An End Foretold
Like every great comet, C/2012 S1 — better known to the world as Comet ISON — is dying. You could say the story of its demise began 14 months ago, when two observers near Kislovodsk, Russia, stumbled across a dim, fuzzy object while they scanned the sky near the constellations Cancer and Gemini. That fuzz was the outer layers of Comet ISON disintegrating and dispersing as it accelerated toward the warmth of the sun.
You could push further back and trace the comet’s downfall to a fateful event a few million years earlier. At the time, it was an inert chunk of ice, dust and frozen gases, floating nearly motionless in the outermost region of the solar system, a thousand times more distant than Pluto. Then some unknown disturbance, perhaps the nudge of a passing star, dislodged the comet from its stasis and sent it on a self-destructive sunward plunge.
Or you could say that Comet ISON’s end was foretold 4.56 billion years ago, when it and trillions of others like it formed during the birth of the solar system. Some of those comets collided with the infant planets; on Earth, they helped build the atmosphere and fill the oceans. But some of the comets were flung outward into distant cold storage. In that sense, the sunward journey of Comet ISON is a homecoming after a long exile.
Regardless of when the story begins, we know exactly when it will reach its climax: at 1:41 p.m. EST on Nov. 28, 2013, when the ice-packed Comet ISON reaches perihelion — the point closest to the sun — passing less than 750,000 miles (1.2 million kilometers) above the solar surface. There, ISON will roast at more than 2,000 degrees Celsius (hotter than 3,600 degrees Fahrenheit), boiling off layer after layer of its frozen surface. In the process, it will offer a firsthand look at the raw material that Earth and the other planets were built from when the solar system was formed.
Maybe some diminished portion of the comet will remain intact; maybe it will break apart and disperse entirely. Either way, the public unraveling of Comet ISON will be cause for celebration, not mourning. “Comet ISON is an extra-ordinarily rare object,” says Carey Lisse of Johns Hopkins University, who is coordinating an international observing campaign. “It isn’t just hyperbole. We are going to go to town on it. And we are going to learn a lot.”
Day of Discovery
Almost as soon as they sighted the comet on a cloud-streaked autumn night in Russia’s North Caucasus, Vitali Nevski and Artyom Novichonok realized it was something special. They were performing a routine sky survey on
Sept. 21, 2012, as part of the International Scientific Optical Network, or ISON, a project that normally tracks rocky asteroids and space debris. This one smudge in their images was neither. “My heart missed a beat. Is it really a comet?” Nevski jotted down in his broken English.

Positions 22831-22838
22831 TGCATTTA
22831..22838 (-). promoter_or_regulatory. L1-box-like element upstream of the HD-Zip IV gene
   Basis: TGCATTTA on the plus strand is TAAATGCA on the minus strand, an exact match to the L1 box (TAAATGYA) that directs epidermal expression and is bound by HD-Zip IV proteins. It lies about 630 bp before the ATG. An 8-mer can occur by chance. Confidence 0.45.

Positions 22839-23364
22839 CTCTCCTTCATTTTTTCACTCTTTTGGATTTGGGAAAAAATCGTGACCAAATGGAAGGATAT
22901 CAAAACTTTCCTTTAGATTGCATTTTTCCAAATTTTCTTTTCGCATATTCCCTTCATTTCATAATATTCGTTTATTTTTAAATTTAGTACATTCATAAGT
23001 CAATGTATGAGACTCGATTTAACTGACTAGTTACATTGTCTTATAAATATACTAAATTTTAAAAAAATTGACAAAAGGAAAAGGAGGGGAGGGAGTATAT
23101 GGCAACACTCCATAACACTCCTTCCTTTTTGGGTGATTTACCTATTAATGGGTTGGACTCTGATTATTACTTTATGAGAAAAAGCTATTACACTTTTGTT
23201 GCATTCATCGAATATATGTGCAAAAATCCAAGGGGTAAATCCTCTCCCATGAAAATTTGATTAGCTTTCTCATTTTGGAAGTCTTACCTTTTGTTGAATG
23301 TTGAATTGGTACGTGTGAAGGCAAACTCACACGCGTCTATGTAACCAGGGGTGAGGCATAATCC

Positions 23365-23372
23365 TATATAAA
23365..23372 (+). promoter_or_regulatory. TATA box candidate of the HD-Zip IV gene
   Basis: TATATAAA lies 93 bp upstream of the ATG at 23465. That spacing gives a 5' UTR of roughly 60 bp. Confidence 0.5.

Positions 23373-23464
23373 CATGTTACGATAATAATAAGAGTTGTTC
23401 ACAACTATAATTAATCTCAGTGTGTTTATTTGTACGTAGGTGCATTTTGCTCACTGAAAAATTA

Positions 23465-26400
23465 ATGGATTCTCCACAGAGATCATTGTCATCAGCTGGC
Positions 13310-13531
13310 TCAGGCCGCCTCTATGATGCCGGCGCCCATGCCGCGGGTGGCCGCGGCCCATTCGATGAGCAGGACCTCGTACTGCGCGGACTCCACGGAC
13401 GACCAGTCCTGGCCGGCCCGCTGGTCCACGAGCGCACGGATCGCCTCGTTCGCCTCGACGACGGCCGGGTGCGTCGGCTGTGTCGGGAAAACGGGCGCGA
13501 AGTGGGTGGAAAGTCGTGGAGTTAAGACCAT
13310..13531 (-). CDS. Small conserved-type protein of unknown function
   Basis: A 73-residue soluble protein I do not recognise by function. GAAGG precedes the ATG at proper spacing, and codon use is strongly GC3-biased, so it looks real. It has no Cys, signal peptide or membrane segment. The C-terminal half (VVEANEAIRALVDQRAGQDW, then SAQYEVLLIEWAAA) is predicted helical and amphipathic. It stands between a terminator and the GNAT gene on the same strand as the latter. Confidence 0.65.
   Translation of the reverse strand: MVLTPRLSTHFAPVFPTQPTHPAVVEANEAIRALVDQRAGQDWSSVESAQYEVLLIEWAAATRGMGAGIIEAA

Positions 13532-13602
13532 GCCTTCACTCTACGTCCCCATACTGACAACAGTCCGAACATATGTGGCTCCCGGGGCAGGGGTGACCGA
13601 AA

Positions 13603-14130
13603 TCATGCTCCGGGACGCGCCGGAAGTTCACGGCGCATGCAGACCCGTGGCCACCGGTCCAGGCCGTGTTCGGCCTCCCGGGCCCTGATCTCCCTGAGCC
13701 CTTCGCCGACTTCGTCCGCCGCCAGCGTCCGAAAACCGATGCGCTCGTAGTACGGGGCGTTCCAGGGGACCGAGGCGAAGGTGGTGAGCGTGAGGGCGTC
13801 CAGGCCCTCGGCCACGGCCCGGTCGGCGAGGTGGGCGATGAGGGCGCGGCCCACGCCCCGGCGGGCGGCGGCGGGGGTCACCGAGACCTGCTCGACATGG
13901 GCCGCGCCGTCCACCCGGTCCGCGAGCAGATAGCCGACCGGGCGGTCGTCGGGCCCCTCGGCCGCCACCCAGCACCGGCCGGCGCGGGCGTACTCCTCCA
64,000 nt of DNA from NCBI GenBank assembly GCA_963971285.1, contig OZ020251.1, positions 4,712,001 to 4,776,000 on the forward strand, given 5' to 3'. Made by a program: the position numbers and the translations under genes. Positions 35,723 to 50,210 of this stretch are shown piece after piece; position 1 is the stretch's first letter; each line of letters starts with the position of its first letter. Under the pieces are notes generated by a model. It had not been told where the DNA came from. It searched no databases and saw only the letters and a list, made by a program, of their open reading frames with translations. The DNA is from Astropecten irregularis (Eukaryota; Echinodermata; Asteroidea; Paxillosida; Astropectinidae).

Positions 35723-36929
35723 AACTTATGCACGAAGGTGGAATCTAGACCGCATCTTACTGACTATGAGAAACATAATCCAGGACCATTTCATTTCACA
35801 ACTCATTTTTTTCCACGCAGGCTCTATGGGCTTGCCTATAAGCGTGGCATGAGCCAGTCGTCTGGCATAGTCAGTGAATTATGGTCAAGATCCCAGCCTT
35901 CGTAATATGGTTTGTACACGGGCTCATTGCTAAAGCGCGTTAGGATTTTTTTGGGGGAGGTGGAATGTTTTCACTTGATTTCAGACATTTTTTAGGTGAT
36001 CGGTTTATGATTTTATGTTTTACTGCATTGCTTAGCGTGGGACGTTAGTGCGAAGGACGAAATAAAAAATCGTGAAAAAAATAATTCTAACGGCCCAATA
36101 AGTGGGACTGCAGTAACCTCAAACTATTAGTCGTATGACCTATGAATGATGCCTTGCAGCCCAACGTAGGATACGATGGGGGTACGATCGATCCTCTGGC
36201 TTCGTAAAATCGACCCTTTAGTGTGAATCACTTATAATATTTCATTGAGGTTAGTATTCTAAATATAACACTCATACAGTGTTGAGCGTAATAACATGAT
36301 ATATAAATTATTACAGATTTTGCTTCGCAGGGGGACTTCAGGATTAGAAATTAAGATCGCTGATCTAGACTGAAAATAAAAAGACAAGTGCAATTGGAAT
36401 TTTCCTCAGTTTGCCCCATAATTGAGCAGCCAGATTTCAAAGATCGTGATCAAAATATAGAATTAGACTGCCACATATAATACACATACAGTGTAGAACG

When the two observers calculated the object’s orbit, their excitement mounted. The newly named Comet ISON was headed almost directly toward the sun, falling into the group of daredevil objects that astronomers picturesquely call sungrazers. Cold comets are small and unspectacular, but when they heat up, the ice and dust that blow off catch sunlight, forming a round cloud (the head, or coma, of the comet) and long streamers (the tail). That is what makes comets so beautiful and spectacular.
Because of its Icarus-like trajectory, Nevski and Novichonok realized, Comet ISON would put on an extreme performance, boiling away madly under intense illumination. “The brightness of the comet in the maximum could reach the full moon,” Nevski commented in his notes on Sept. 25, after the comet was formally announced. If so, Comet ISON would rank as the most brilliant comet since the Great January Comet of 1910 became easily visible in daytime skies. Even the newer, less upbeat forecasts suggest ISON will be lovely in binoculars.
For the casual sky gazer, a bright sungrazing comet means a delightful spectacle. For researchers like Lisse, it presents a rare opportunity to see exactly how a comet is constructed: By passing its light through a spectrograph that detects wavelengths, they can identify the visual fingerprints of the various chemical components that are present. From estimating how much of each component is present, they can learn a lot about where and how the comet formed.
“I look at comets as the dinosaur bones of solar system formation. If we can crack open a comet, we’re going to be able to learn about the initial conditions that helped lead to the planets, and to us,” Lisse says.
There’s no need to figure out how to crack a comet; solar radiation is already doing the job. “Comet ISON is going to get close enough that the sun will not only boil off all the icy parts of the comet; it’s going to boil the rock as well. It’s going to give us a chance to literally count atoms in the gas and the dust.”
The Plot Thickens